- 116 of these have deposits totaling around $342 billion.
- With regards to the remaining nine, the guarantee is limited to $20 billion per institution. Which means a total potential liability of $180 billion (nine x $20 bn).
When you do the maths, the government liability should be no greater than $522 billion (and, in practice, should be a little lower because there are bound to be deposits in excess of $250k in some of the smaller ADIs).
Yet, the budget papers state there’s $1.2 trillion in deposits covered by the guarantee.
Is this a bureaucratic error OR is the government (in the fine print) signalling that, if required, it’s prepared to legislate an increase to the $20 billion cap per institution?
My guess is, it’s the latter.
Society functions on public confidence.
Without it, the economy will suffer an even greater slowdown…as we saw in the US prior to the introduction of the Federal Deposit Insurance Corporation (FDIC) in 1933.
The 7/87 rule
We’ve all heard of the 80/20 rule, but in the case of the Australian financial system, it’s the 7/87 rule.
7% of the institutions have 87% of the deposits.
The concentration of deposits in so few institutions means the government — in practical terms — has no choice other than to backstop the nine larger banks.
Allowing one or more of these nine banks to fail is not an option. Public confidence would be shattered. People would start second-guessing which major bank is next. A run on the banks would become a self-fulfilling prophecy.
What if one of the smaller ADIs runs into trouble?
After exhausting all avenues to recapitalise the bank, would they confiscate (some or all) of the deposits in excess of the $250k limit?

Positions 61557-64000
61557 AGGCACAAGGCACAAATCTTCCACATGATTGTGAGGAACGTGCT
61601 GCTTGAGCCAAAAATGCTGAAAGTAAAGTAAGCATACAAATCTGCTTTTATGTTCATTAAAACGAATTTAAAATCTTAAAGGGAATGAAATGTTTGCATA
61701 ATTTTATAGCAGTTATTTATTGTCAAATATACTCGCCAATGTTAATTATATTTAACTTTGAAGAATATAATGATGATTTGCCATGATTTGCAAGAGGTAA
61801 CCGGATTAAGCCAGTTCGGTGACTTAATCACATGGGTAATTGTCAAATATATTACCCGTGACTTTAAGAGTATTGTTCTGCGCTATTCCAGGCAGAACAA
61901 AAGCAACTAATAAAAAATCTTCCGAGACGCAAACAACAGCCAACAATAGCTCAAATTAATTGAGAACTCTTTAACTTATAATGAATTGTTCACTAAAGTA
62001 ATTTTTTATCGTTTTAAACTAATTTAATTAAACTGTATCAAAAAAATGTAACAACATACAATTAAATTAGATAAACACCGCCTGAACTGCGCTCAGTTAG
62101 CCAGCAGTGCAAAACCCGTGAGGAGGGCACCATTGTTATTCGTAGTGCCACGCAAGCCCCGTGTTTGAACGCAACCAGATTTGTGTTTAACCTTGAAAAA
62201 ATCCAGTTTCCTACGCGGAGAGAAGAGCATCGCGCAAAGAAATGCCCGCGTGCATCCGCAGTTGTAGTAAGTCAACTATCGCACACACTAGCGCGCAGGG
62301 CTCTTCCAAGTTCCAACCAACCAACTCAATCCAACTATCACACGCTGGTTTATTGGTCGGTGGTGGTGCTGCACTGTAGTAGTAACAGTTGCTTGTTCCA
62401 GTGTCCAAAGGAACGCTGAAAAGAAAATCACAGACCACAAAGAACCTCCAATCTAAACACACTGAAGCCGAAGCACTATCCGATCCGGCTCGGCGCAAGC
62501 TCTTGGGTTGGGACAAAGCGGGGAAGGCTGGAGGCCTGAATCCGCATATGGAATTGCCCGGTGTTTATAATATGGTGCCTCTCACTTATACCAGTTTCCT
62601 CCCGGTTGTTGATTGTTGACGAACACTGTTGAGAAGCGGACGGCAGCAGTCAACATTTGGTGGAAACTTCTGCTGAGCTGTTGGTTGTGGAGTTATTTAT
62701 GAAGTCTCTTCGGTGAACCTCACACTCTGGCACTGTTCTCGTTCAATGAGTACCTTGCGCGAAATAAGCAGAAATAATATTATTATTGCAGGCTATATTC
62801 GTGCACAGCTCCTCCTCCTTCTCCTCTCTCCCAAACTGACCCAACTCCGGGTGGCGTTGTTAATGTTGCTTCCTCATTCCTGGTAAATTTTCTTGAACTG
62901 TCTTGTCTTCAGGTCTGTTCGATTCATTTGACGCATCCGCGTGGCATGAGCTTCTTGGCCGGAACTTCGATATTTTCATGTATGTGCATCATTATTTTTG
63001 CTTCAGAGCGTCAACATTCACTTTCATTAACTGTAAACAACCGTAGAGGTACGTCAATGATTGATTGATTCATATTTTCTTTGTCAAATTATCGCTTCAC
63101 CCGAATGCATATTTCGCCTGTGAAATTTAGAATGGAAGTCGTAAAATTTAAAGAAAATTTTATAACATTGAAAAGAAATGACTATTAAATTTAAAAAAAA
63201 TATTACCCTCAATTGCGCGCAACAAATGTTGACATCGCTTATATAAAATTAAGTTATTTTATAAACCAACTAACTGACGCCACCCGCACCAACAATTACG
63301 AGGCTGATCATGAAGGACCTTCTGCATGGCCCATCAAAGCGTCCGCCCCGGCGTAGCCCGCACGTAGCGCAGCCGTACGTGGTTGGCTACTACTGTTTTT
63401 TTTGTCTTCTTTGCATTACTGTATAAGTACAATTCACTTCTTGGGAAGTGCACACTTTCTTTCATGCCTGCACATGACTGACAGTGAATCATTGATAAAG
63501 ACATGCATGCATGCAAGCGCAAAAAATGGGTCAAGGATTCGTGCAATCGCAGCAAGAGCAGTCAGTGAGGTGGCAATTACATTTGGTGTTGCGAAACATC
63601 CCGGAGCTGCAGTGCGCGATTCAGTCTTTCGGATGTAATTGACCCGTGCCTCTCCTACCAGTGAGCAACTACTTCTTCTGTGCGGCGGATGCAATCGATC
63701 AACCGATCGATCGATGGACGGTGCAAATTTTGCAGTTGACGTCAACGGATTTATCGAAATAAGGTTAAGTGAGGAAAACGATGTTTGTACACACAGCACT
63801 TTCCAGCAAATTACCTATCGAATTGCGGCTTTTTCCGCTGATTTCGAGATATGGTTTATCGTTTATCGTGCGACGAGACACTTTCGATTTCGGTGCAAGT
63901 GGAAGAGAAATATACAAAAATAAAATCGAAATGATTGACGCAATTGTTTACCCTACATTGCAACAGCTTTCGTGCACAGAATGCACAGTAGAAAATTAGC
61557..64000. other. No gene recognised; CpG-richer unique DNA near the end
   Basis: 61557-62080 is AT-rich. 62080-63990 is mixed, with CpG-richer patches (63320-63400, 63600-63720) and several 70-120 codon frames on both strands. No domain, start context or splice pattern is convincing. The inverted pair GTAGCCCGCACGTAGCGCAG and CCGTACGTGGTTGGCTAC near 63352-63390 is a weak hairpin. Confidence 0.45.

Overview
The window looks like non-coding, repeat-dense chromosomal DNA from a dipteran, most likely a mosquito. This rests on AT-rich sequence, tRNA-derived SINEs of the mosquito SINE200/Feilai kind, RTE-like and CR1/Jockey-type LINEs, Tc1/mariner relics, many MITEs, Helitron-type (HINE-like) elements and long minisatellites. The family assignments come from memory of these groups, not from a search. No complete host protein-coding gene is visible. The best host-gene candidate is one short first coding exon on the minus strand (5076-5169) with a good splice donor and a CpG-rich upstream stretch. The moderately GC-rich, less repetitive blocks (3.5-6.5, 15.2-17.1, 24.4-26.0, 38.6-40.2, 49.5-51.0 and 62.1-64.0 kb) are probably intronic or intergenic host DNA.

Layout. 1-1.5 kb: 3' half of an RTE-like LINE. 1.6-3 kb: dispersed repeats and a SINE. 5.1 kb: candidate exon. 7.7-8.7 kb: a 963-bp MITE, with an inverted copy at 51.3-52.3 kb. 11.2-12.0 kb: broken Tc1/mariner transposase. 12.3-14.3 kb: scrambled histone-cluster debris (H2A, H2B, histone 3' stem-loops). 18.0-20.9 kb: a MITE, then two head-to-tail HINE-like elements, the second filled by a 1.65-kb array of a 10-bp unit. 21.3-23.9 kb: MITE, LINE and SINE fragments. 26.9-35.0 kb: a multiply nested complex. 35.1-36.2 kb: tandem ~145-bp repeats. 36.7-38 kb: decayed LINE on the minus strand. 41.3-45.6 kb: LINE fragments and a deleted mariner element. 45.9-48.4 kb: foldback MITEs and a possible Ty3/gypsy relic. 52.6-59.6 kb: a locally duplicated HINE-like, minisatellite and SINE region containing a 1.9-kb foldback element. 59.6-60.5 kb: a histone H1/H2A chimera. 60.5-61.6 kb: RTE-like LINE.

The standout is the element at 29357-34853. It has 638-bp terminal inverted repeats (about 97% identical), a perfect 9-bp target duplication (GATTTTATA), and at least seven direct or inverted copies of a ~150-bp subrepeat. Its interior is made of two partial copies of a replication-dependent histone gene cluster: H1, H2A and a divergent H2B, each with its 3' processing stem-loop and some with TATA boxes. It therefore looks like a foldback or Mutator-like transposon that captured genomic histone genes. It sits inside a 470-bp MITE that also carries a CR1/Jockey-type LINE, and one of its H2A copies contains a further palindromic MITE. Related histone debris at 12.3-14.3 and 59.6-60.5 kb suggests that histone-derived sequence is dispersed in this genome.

According to the letter of the legislation, yes they could.
But what signal would that send to deposit-holders in other banks?
Watch out…you could be next.
Imagine the frantic switching of accounts out of the banking minnows into the Big 9? The loss of deposits in smaller ADIs would almost certainly trigger further bank failures.
Before acting, authorities would need to seriously consider Merton’s Law of Unintended Consequences…making a bad situation worse would be a really dumb move in a time of heightened anxiety. My guess is APRA would work behind the scenes to orchestrate merger/s.
Should one of the Big 9 fail, authorities might start with bail-ins from shareholders and investors in hybrids.
Confiscating investor capital — either fully or partially — to recapitalise the ailing bank/s would be perfectly acceptable to the general public.
If that’s not sufficient, then prior to APRA seizing deposits greater than $250k, other options might be:
Facilitating mergers between the Big 9.
Capital controls could be invoked (to stop bank runs).
Or, thanks to the precedent established during the pandemic, the government could roll out a ‘Bank Keeper’ program and have the RBA print sufficient funds to finance an expanded deposit guarantee scheme.
There are a variety of measures the authorities have at their disposal to (potentially) quell public anxiety and unrest.
With 87% of deposits held in nine banks, it’s unlikely the government would allow any of them to fail. The risk of contagion would be far too great.
Before taking any action, the government needs to act very, very carefully…public confidence is a brittle commodity. Easily broken, but not so easily restored.
While, when push comes to shove, I’m of the opinion bail-ins are unlikely, the fact is you can only make decisions on the known public facts.
Government WILL honour its guarantee promise…up to $250k per tax paying entity per ADI.
If you invest your cash/term deposit holdings according to the government’s stated guarantee criteria, then 100% of your capital will be secure AND if the RBA keeps cranking up rates, you’ll be paid 4–5% for your trouble-free efforts.
To me, this sounds like the best Risk versus Reward proposition on offer in the current hazardous market conditions.
Editor, The Daily Reckoning Australia